Spotlight Activity: Indonesia Receives First Installment of $1Billion Climate Change Financing
In 2010, the Norwegian government committed to financing projects in Indonesia that would reduce greenhouse gas emission from deforestation and forest degradation or improve forest management and forest carbon stocks (REDD+, reducing emissions from deforestation and degradation. The plus was added to encapsulate all other projects related to forestry which capture carbon). REDD+ is a well-established clean development mechanism created under the UNFCCC COP agreements. The Norwegian International Climate and Forest Initiative (NICFI) has provided REDD+ funding under this REDD+ framework.
The Norwegian government committed $1 billion to Indonesia to be paid in installments as projects prove verifiable results. After the agreement, Indonesia enacted the 2010 moratorium on primary forest and peatland clearing covering 44 million hectares of land. With falling deforestation rates in 2017, the Climate and Environment Minister of Norway agreed to begin paying Indonesia for its progress. The first payment is estimated to be $20 million for preventing the emission of 4.8 million tons of carbon; this number may increase depending on negotiations. With Norway’s agreement with Brazil, each ton of carbon emissions avoided was valued at $5. Indonesia is hoping for a larger reward per ton.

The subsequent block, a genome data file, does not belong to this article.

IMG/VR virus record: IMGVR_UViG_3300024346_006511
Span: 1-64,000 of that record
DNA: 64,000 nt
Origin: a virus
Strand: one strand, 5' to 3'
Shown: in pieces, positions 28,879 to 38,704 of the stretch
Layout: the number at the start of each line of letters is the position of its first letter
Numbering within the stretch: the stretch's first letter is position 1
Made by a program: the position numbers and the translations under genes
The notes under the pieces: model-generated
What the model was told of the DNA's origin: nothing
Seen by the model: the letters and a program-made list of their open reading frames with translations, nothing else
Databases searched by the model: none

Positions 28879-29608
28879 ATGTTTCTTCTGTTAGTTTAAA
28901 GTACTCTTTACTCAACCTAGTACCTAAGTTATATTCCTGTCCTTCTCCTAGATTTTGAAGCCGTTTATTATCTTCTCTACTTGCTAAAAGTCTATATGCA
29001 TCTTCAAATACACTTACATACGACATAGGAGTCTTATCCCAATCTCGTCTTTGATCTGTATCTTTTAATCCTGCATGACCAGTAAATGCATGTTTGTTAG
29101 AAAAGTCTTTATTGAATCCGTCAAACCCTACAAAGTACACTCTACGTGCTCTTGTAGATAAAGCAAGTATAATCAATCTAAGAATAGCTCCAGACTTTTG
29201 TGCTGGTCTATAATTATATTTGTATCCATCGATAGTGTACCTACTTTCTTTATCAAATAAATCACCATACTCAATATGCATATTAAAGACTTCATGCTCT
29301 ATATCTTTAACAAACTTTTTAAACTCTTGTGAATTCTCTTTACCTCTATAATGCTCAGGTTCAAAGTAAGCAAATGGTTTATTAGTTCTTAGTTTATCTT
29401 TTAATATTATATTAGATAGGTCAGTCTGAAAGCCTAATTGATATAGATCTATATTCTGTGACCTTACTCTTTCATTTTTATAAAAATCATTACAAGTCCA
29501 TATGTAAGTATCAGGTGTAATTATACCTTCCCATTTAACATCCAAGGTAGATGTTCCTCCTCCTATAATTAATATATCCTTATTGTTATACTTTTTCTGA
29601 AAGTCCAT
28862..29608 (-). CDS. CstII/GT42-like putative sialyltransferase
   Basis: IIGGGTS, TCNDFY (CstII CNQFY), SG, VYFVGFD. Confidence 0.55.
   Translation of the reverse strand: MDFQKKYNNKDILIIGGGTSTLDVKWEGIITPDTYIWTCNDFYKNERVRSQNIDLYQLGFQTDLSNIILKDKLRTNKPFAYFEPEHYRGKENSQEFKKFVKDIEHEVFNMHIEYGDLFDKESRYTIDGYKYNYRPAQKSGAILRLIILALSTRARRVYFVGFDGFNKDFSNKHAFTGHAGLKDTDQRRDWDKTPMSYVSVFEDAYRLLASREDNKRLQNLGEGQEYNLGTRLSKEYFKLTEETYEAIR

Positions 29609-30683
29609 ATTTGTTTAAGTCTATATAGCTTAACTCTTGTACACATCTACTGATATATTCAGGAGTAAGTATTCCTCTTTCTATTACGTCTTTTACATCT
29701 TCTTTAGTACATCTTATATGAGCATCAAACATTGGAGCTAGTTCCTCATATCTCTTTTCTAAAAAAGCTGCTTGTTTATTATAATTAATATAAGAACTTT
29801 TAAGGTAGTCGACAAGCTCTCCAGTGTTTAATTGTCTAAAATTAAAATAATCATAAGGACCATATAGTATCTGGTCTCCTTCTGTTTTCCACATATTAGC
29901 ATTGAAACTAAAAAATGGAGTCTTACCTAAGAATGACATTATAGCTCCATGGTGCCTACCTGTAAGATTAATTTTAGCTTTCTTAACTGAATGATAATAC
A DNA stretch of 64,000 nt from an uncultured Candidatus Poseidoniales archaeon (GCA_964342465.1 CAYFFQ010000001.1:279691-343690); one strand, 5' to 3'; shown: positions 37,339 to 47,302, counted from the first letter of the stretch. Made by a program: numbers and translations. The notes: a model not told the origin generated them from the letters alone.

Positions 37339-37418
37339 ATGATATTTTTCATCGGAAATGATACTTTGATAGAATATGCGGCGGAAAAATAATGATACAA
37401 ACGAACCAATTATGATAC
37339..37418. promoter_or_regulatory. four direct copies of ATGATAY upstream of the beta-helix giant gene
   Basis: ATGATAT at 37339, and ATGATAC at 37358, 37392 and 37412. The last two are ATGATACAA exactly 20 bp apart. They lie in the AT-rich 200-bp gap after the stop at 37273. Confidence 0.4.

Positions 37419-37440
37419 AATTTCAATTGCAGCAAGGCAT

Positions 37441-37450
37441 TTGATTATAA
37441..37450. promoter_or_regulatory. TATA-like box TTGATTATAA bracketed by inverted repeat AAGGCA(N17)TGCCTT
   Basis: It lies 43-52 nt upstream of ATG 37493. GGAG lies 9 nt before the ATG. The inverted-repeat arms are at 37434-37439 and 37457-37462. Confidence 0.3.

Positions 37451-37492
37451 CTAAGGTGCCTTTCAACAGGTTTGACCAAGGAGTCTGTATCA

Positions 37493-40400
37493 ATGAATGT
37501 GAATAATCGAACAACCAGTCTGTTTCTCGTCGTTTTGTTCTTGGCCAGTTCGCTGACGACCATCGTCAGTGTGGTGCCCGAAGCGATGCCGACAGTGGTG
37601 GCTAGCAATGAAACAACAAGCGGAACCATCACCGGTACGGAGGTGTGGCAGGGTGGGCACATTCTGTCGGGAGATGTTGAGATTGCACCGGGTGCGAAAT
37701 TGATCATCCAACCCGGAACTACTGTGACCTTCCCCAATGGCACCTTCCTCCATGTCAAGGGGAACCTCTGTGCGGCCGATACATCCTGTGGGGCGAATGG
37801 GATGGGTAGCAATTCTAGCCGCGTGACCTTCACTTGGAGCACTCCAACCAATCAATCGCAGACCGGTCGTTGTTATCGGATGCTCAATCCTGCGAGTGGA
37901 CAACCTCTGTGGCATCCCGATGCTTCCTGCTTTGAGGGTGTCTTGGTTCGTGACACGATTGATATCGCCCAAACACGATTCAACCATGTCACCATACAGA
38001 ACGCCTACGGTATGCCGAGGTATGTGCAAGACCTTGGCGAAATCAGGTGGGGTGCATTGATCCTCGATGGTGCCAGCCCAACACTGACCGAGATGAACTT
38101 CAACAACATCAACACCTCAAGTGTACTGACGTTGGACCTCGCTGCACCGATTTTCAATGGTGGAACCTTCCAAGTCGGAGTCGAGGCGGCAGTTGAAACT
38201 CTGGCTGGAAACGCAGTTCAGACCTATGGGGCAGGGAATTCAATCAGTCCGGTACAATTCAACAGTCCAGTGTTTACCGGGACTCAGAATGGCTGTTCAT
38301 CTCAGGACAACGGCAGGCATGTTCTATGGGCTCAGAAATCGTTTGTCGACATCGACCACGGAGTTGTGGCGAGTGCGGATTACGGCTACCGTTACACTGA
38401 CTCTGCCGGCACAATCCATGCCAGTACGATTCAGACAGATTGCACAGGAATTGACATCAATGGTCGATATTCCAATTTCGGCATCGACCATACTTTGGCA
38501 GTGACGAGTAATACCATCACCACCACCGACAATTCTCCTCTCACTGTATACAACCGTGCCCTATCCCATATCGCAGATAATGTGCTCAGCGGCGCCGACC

Further funding will be provided when Indonesia can prove further avoided GHG emissions. Norway’s payments to Indonesia will not be used to offset their carbon emissions.
Status: Moving Forward
13% of the $1 billion pledge has been spent. This first payment, years after the announcement of the agreement in 2010, reflects the time lag to implement government mitigation programs and policies as well as develop an MRV (measurement, verification, reporting) system to prove that emissions were avoided. The Ministry of Environment and Forestry (KLHK) absorbed the previous administration’s REDD+ agency, putting the responsibility of leading REDD+ programming on the KLHK.
This first payment, although nearly a decade after the start of the deal, represents a major step forward for Indonesia’s realization of its nationally determined contribution. Its commitment to reduce GHG emissions by 26% by 2020 has been increased to 29% by 2030 following its baseline. However, Indonesia also committed to cutting GHG emissions by 41% if international support was given.
Falling deforestation rates and increasing climate financing are exciting steps towards a climate-oriented government. Now, Indonesia must explain by how much the 26% reduction commitment will rise given this increase in climate financing from Norway. Indonesia committed to reducing 41% of emissions if the international community provided financing to mitigation efforts. Indonesia must explain by what increase it will pursue this goal.
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Tweet out the #41%UntukIklim and mention the name of your parliament representative with a message in support of strengthening Indonesia’s pledge.